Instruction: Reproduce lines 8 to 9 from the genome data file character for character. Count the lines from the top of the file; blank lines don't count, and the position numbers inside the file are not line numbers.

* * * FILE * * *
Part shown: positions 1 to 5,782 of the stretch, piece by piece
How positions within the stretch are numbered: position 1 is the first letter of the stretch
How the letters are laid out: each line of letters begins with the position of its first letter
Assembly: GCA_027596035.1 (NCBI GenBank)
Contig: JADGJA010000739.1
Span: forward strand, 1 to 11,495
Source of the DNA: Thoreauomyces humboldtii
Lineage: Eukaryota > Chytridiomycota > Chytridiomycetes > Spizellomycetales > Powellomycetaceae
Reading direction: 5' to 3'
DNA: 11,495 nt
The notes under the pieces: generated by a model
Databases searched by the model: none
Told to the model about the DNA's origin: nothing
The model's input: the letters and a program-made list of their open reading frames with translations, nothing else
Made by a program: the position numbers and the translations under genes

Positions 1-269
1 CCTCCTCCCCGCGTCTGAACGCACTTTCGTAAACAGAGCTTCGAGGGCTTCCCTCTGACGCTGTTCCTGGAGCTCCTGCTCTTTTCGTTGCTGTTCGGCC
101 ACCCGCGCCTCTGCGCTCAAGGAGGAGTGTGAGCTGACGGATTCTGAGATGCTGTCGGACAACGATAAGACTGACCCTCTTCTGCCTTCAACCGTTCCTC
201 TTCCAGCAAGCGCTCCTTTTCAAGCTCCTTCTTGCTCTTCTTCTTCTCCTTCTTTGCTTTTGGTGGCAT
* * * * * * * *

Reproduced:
Lineage: Eukaryota > Chytridiomycota > Chytridiomycetes > Spizellomycetales > Powellomycetaceae
Reading direction: 5' to 3'